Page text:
It’s funny when you think about it. Canids famously have a swimming style named after them but they hardly ever made it to any islands. Compared to elephants, hippos, and tortoises and the ease with which they seem to have colonised remote archipelagos, dogs don’t seem to have strayed far from land. Except when moved by people. Natural colonisations are few and far between and more likely to be the result of getting stranded after sea level rise (think of the grey foxes of the California channel islands or the extinct Falkland islands wolf). One exception that breaks this rule lived in Pleistocene Sardinia, a Mediterranean island that has never been connected to the mainland. In amongst the dwarf hippos and dwarf elephants that populated many med islands, the Sardinian canid is an anomaly. It’s not even a wolf, the one wild European canid that people are familiar with. It’s something different. Something from a separate branch that until the Holocene was a vital part of the European fauna. Sardinia had its own dhole.
Dholes are the “Red Dogs” of Kipling’s Jungle Book: fierce and efficient killers that today live in Indonesia and Mainland Asia. Looking like a red fox on steroids, dholes are pack animals that can easily take down buffalo and deer. In the Pleistocene they were also common in Europe, and roamed even into North America*.
Sardinia’s dhole, Cynotherium sardous, is not a direct relative of the modern dhole, Cuon alpinus. Instead it probably shares a common ancestor with the dholes and painted dogs (Lycaon pictus). This ancestral form, Xenocyon lycaonoides, was widespread in Europe during the early Pleistocene and presumably doggy paddled its way to Sardinia. At the point in time during the Pleistocene, Corsica and Sardinia were joined into a larger island due to lowered sea levels. On arrival, Xenocyon found itself in an insular environment bereft of large prey animals. Instantly, natural selection worked its magic and strong selection pressure started favouring smaller individuals who could more efficiently hunt small prey, and required fewer calories to reach maturity. It’s a classic example of the island rule. The big get small and the small get big. Remarkably consistent across elephants, mammoths, hippos, deer, rodents, birds, and yes, humans too. The famous hobbit (Homo floresiensis) of Flores shows what happens to large human like species under the selection regime of an isolated island.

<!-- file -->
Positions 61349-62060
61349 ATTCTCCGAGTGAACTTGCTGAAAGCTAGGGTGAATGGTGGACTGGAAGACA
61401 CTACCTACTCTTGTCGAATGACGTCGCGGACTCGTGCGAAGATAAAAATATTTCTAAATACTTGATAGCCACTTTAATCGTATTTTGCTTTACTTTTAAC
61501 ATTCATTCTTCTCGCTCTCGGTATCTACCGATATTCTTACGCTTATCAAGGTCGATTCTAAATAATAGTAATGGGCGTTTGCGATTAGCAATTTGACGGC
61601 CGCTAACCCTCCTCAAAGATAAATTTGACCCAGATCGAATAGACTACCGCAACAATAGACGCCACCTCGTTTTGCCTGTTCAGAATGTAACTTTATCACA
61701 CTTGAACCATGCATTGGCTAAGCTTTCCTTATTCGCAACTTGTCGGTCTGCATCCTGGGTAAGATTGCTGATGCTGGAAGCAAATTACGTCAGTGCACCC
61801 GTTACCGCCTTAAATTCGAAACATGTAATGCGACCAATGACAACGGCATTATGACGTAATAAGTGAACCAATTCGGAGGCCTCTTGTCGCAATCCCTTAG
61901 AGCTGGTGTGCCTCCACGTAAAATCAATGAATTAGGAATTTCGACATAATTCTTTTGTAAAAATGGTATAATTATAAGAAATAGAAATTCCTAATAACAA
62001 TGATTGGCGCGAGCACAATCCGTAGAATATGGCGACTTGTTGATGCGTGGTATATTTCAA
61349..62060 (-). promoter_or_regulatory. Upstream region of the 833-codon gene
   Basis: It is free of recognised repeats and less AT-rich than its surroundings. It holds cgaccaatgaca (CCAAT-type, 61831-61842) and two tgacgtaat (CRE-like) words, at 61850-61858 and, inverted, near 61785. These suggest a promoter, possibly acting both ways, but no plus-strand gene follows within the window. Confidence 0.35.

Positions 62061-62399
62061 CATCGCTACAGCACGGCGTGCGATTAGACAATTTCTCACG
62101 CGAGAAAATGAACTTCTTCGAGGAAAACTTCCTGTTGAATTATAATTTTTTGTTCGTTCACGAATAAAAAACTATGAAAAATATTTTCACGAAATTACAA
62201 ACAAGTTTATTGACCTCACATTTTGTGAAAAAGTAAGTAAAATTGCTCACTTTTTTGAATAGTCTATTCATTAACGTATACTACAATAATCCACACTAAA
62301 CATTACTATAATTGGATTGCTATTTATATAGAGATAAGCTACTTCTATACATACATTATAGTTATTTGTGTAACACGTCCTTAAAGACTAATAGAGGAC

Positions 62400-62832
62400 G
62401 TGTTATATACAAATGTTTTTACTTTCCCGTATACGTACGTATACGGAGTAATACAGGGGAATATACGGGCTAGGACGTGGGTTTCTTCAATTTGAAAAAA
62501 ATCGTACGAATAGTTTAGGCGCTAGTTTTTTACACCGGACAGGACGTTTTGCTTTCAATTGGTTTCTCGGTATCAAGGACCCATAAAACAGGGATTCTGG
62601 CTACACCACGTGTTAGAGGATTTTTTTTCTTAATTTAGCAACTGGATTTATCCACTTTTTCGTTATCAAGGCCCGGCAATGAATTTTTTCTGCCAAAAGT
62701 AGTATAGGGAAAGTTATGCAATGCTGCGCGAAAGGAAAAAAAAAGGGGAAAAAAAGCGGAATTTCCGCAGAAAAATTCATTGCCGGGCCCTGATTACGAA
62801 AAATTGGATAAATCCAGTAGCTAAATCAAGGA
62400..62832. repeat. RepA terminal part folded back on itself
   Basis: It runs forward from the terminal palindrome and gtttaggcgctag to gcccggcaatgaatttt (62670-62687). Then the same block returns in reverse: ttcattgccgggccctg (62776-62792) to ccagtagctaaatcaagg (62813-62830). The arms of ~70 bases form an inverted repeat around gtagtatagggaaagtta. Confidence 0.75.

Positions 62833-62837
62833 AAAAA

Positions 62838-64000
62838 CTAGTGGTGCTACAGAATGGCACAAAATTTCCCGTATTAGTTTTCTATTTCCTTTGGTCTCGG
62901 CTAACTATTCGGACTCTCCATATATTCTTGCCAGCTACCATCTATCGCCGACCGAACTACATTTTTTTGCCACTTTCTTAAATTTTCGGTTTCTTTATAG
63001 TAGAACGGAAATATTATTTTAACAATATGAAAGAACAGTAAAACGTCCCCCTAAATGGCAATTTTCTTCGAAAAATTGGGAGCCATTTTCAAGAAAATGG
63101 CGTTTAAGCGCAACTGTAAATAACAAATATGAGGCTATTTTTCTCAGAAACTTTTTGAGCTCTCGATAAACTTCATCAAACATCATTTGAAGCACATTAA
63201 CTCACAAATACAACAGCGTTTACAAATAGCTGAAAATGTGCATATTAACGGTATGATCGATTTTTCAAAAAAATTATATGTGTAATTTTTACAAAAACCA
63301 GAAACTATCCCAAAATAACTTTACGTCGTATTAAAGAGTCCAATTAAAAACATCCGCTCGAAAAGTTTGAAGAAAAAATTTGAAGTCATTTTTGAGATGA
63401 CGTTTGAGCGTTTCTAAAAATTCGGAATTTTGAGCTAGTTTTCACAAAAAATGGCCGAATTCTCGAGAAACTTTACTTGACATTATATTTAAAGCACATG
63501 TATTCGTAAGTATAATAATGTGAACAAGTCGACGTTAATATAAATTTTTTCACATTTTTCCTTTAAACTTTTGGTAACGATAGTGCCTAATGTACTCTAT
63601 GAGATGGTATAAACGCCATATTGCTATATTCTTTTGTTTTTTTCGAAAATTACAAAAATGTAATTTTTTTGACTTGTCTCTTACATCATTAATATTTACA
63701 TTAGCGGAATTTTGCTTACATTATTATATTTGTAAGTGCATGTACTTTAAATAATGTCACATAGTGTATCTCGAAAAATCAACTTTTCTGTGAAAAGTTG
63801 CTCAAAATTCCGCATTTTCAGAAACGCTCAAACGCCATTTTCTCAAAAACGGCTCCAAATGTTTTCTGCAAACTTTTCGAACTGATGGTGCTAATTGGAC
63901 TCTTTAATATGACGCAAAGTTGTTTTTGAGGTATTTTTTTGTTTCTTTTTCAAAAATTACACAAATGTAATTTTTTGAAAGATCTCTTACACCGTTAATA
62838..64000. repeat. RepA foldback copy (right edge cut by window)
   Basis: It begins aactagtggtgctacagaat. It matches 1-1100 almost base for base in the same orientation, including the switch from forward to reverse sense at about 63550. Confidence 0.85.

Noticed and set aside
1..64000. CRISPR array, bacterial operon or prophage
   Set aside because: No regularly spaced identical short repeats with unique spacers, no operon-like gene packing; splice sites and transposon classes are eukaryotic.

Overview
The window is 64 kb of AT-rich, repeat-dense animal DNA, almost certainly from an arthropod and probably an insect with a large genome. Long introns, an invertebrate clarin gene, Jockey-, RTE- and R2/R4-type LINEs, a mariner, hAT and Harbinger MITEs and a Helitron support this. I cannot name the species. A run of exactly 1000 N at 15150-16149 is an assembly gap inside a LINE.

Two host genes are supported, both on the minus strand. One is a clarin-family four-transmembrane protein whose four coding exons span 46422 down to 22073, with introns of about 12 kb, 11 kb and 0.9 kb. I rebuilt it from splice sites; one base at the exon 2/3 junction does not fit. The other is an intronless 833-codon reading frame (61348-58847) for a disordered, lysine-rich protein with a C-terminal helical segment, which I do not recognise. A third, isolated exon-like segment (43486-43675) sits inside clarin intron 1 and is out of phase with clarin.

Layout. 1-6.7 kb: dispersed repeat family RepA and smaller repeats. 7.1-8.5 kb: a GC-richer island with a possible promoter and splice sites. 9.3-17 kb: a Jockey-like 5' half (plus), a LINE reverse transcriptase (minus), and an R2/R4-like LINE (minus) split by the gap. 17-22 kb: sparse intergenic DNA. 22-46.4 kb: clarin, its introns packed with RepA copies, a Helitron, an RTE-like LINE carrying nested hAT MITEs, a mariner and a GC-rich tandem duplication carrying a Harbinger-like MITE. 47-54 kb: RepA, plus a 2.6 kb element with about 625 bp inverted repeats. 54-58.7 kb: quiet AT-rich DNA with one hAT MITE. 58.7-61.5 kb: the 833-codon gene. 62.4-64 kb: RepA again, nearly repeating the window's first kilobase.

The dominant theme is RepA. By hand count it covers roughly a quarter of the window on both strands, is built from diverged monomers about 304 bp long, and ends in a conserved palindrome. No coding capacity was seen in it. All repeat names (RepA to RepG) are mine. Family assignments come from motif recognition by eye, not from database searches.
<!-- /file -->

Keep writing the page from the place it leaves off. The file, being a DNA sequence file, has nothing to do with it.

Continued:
Size was just one aspect modified by natural selection in the Sardinian dhole. Luckily we have a very good series of fossils from the skull and post-cranial remains of many individuals to look at. They clearly show other adaptations that are unique among canids. Firstly, the neck bones show signs of being extremely flexible and hyper-strong. Additionally, muscle attachment scars show that the shoulder had a wide degree of freedom of movement and that the triceps were enormous. The triceps is the muscle that does the opposite job to the biceps- it’s the muscle you would use when pushing yourself up off the ground during a push up. It’s the one that extends the arm. All this points towards an animal where explosive leaps from a stalking stance allowed it to quickly grab and shake small prey to death.
The end result of island dwarfing for the Sardinian dhole was a reduction in size to an estimated 10kg in the latest adult specimens known. Despite ruling their tiny kingdom for most of the Pleistocene, they seem to disappear around 11,000 years ago. Just when humans arrive on the island.
*Bizarrely, dholes are known from Beringia, and one site in Mexico (San Josecito cave). The fossils are super diagnostic so there can be no doubt that they are what they are but that’s one hell of a geographic gap for what must have been a widespread species. Really makes you think about the gaps in the fossil record.
Written by Ross Barnett (@DeepFriedDNA)
Evolution of Island Mammals: Adaptations and Extinction of Placental Mammals on Islands. edited by A. A. E. van der Geer, G. A. Lyras, J. de Vos and M. D. Dermitzakis: Wiley-Blackwell, 2010. [Book]
Lyras, G. A., and A. A. E. van der Geer. “Adaptations of the Pleistocene Island Canid Cynotherium Sardous (Sardinia, Italy) for Hunting Small Prey.” Cranium 23, no. 1 (2006): 51-60. [Abstract]
Lyras, G. A., A. A. E. van der Geer, M. D. Dermitzakis, and J. de Vos. “Cynotherium Sardous, an Insular Canid (Mammalia: Carnivora) from the Pleistocene of Sardinia (Italy), and Its Origin.” Journal of Vertebrate Paleontology 26, no. 3 (2006): 735-45. [Abstract]